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Two female frogs 'remain loyal to one male' during breeding season

The Brazilian male frog remains has two female mates who remain loyal to him throughout the breeding season, a new study reveals.  

Thoropa taophora frogs, native to the Brazilian Atlantic rainforest, are the first amphibian to reveal signs of ‘single-male polygyny with fidelity’ (SMPF). 

This phenomenon describes a group consisting of multiple females and one male, which mates with more than one of the females. 

Brazilian researchers report that Thoropa taophora males mate ‘exclusively and recurrently’ with two females – a ‘dominant’ female and a ‘secondary’ female.  

Scientists have previously seen this form of social organisation in bony fish, reptiles, mammals, birds, and even some invertebrates. 

The new discovery means SMPF is now found to occur in species from all types of four-limbed animals. 

Male of Thoropa taophora on Sununga beach, Ubatuba, Brazil. The species of frog native to the Brazilian Atlantic rainforest appears to be the first amphibian shown to exhibit harem polygyny

Male of Thoropa taophora on Sununga beach, Ubatuba, Brazil. The species of frog native to the Brazilian Atlantic rainforest appears to be the first amphibian shown to exhibit harem polygyny

‘Single-male polygyny with reproductive fidelity occurs in invertebrates, bony fishes, and some tetrapods such as lizards, mammals, and birds,’ said Professor Fabio de Sá, from the Universidade Estadual Paulista in São Paulo in Brazil. 

‘In amphibians, reproductive fidelity in polygynous groups is not fully demonstrated.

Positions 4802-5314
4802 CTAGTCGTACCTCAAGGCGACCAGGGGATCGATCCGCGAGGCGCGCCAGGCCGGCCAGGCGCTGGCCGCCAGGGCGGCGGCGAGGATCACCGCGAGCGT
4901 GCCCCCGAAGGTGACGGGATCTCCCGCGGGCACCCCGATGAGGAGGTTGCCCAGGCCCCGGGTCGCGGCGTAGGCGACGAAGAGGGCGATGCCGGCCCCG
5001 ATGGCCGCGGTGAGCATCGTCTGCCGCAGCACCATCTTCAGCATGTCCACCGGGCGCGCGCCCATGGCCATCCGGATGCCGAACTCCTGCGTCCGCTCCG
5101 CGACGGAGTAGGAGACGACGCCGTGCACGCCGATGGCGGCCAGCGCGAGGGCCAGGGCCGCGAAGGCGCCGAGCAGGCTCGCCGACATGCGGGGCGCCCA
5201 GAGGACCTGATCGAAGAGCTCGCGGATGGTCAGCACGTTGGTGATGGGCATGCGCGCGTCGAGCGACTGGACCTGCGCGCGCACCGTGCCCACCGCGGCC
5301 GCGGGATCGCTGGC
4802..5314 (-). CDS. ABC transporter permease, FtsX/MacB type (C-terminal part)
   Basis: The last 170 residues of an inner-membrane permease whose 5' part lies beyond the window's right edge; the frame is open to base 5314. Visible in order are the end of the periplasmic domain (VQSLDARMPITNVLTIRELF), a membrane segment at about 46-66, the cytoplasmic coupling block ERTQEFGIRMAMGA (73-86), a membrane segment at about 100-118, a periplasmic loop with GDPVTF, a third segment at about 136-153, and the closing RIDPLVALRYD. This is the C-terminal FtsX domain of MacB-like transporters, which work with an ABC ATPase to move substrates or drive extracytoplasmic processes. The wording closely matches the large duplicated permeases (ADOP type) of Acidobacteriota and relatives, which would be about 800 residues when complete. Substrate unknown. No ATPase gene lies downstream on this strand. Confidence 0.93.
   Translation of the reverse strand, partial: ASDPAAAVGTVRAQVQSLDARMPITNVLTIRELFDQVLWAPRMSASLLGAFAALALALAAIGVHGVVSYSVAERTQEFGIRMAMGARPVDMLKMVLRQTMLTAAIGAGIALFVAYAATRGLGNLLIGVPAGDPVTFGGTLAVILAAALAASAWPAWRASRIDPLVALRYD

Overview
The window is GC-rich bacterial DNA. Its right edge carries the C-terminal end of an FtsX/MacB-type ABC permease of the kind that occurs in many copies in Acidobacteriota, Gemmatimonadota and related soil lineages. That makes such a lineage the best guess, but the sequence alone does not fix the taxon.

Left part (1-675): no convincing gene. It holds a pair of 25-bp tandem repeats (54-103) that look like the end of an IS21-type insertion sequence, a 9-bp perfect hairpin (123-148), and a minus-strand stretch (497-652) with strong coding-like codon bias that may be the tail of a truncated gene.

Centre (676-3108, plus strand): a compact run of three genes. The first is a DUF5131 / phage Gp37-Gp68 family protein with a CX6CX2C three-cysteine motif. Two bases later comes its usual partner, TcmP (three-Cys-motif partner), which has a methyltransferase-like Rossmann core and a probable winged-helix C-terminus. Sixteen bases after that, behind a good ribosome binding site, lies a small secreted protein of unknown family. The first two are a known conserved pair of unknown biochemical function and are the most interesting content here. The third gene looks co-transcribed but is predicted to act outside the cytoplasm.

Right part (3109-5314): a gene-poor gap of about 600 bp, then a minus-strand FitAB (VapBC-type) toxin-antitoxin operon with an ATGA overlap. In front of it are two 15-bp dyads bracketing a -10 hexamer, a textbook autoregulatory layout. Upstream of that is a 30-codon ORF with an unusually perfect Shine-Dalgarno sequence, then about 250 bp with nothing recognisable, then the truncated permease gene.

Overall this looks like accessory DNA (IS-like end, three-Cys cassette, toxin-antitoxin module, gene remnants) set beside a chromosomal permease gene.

‘We reveal high fidelity during a prolonged breeding season in a Neotropical polygynous frog.’      

Monogamy – having just one mate – has evolved in many vertebrate clades, including amphibians, enabling parents of some species to invest greater resources into their offspring. 

Researchers documented males and females under their natural conditions around Sununga beach, Ubatuba in south-western Brazil

Researchers documented males and females under their natural conditions around Sununga beach, Ubatuba in south-western Brazil

But polygyny, where males have more than one wife or life partner, remains the norm among many vertebrates.    

To explore whether the Brazilian male frog engages in polygyny, Fabio de Sá and colleagues video documented males and females under their natural conditions around Sununga beach, Ubatuba in south-western Brazil. 

Frogs inhabit seeps – little patches where groundwater accumulates from the ground to the surface. 

The team investigated seven breeding seeps, and all of them showed the same pattern – one monopolist male mating with two females (one dominant, one secondary). 

‘So, we detected seven monopolist males, seven dominant females, and seven secondary females,’ de Sá said

‘They do not change mates throughout the breeding season.’ 

The experts noted protective male behaviours, such as patrolling their territory, emitting aggressive calls to ward off intruders, and remaining close to their eggs and tadpoles to protect them.